By Carmen Denman and Rachel Currier.
What do you get when you take five research scientists out of the lab to spend a day at a secondary school to try to persuade an entire Year 11 class that science A-levels are worth the effort? Well, to answer that question, on 2 October we microbiologists – Alexandra Faulds-Pain, Alexandra Shaw, Carmen Denman, Michelle Cairns, and Rachel Currier from the Department of Pathogen Molecular Biology – went to Tolworth Girls’ School to participate in a science careers day. Our travel and props for the visit were supported by winnings from the I’m a Scientist, Get me out of here competition, funded by the Wellcome Trust.
This annual women in science careers event, organised for several years by the Tolworth Girls’ School Head of Science Grace Cobb, was a real success. It was basically like ‘speed dating’ (without the alcohol!). Women working in science jobs sat around a table with groups of a dozen or so Year 11s (15-16 year olds). The aim of the event was to get more students interested in signing up for science A-levels and to acquaint them with the variety of jobs in science.
We microbiologists, each specialising in a different area of infectious disease research and clinical microbiology, brought some props with us in the form of School ‘bugbites’ sweeties, information about the School, Giant Microbes, and even a bottle of homemade beer to broach the discussion of ‘good bugs’ and ‘bad bugs’. In addition to the Year 11s, we also met groups of A-level students already taking science A-levels. These students were extremely keen to learn more about the huge range of research topics ongoing at the School and around the world. We’re hoping the student prospectuses we handed out might bring some of these keen students to study here at the School someday in the future!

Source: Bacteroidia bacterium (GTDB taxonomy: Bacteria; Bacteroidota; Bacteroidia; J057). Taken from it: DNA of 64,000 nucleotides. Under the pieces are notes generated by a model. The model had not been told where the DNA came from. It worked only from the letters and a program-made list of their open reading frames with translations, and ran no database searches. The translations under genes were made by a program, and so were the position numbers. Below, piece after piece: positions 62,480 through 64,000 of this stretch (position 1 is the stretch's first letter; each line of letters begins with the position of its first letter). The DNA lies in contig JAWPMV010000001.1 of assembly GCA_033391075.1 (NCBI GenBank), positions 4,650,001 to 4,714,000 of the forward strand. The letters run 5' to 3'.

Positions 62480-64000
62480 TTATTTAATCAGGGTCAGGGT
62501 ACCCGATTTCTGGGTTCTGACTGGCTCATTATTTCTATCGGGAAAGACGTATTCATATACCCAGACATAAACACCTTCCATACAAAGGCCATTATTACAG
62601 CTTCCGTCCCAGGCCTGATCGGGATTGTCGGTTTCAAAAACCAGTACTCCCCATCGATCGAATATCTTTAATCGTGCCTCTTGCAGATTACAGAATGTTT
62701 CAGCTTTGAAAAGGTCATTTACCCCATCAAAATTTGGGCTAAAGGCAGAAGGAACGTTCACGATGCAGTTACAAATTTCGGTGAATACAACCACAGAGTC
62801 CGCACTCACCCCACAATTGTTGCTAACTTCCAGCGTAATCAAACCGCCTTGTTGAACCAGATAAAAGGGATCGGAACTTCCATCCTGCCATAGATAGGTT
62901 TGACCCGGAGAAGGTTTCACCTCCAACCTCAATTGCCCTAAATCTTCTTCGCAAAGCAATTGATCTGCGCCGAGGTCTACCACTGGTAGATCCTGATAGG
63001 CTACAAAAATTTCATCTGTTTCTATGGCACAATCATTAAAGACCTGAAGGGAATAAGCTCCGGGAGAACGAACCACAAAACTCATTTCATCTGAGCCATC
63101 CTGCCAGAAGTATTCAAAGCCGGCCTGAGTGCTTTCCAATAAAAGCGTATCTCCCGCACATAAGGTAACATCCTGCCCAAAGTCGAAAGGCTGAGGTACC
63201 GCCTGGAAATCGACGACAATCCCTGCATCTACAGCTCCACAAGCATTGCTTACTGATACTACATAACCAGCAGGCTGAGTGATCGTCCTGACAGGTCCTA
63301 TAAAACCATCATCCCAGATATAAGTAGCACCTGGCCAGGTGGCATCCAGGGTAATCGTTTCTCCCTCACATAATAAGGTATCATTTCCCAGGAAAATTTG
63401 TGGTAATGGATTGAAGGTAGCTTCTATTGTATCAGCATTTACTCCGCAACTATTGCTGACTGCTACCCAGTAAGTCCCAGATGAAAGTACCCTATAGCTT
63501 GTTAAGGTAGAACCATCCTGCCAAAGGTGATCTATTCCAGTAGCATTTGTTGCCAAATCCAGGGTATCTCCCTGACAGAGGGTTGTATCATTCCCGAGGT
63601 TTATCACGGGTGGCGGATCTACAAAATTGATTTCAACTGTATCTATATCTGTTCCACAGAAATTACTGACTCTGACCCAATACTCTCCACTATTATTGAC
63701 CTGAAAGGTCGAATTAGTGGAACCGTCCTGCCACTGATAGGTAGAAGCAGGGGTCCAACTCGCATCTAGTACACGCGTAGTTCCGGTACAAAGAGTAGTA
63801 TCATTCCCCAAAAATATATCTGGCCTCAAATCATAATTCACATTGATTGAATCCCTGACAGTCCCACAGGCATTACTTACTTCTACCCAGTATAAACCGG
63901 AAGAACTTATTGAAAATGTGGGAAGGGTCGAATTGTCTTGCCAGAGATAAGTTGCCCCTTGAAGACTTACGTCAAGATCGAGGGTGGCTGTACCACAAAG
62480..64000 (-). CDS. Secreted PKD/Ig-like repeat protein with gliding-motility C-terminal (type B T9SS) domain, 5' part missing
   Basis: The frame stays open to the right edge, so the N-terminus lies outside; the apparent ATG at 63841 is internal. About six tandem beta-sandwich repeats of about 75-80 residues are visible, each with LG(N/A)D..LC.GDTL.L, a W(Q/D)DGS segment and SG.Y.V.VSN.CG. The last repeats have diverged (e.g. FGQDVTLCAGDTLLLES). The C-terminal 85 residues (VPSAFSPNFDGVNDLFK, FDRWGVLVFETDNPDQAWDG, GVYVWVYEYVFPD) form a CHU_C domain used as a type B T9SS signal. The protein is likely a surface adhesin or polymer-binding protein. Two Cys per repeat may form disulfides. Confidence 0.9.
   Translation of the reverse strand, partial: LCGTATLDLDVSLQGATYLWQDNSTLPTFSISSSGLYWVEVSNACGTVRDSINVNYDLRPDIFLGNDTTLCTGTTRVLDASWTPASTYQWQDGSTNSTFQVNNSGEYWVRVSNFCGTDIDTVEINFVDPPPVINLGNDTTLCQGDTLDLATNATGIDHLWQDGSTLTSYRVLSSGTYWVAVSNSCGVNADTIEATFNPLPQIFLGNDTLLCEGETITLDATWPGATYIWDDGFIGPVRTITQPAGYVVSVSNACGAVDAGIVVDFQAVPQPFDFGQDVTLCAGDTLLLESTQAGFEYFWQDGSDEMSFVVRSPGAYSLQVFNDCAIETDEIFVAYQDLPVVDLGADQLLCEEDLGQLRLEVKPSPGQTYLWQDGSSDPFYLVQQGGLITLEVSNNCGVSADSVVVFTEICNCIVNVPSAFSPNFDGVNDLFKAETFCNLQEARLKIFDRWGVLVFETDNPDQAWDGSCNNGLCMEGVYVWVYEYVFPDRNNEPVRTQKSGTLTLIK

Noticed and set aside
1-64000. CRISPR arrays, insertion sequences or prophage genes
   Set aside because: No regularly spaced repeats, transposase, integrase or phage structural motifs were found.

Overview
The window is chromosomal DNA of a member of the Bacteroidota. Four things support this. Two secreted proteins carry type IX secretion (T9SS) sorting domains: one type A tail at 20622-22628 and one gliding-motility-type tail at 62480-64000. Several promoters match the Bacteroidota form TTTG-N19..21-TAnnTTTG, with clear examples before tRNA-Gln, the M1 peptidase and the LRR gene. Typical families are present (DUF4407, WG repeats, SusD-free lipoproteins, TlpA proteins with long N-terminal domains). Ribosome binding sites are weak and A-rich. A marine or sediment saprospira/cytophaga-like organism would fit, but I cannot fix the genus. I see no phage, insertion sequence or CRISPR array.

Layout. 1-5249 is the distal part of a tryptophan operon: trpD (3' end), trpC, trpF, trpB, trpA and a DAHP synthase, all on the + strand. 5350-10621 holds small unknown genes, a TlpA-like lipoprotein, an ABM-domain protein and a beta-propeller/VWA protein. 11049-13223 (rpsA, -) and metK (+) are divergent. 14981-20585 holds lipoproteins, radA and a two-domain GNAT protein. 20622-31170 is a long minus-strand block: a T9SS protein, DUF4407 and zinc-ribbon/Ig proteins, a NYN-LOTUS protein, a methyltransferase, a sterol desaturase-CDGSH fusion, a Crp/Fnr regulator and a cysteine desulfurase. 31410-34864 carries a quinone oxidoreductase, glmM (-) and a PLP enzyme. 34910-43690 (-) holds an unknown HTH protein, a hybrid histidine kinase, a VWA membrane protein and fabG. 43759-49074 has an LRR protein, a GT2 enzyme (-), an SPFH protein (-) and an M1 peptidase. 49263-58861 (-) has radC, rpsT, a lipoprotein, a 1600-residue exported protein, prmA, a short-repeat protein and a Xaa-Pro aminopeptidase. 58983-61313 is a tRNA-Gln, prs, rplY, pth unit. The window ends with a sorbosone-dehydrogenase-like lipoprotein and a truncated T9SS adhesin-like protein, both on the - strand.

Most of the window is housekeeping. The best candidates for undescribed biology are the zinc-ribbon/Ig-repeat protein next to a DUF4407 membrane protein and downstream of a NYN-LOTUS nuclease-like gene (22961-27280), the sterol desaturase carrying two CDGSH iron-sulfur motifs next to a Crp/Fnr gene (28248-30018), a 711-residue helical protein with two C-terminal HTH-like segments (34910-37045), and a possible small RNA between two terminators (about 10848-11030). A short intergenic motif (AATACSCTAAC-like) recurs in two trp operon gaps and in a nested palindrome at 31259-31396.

The most challenging part of the day overall was starting off the interactions with students, following our introductions and talking about our jobs and research. However, once begun, conversations flowed and covered a range of topics, including ‘Are there different types of vaccines?’ or ‘Why do only female mosquitoes transmit malaria?’, and ‘Do you have to be extremely good at maths to be in science’? There were an impressive number of questions revolving around current events, like the Ebola outbreak, antibiotics resistance, and the HPV vaccine regime.
We are already looking forward to doing more visits in the future at other schools. The next outreach event, in November, will be at a primary school in Taunton, Somerset, where hopefully the primary school students will be a bit more interested in the assorted Giant Microbes and Petri dishes!
‘I’m a Scientist/Engineer, get me out of here’ is an online live blogging competition connecting students and teachers in their classrooms with real live scientists! Visit their website to learn more about how to get involved with this fun and flexible science communication competition.
Photo: L-R: Some of the ‘bugs’ we study: Alexandra Shaw holding a ‘Mycobacterium tuberculosis’ giant microbe; Carmen Denman holding ‘Helicobacter pylori’ giant microbe; Michelle Cairns with a Streptococcus pneumoniae giant microbe; Rachel Currier with a Borrelia borgdorferi giant microbe, and Alexandra Faulds-Pain with the Neisseria meningitisis giant microbe.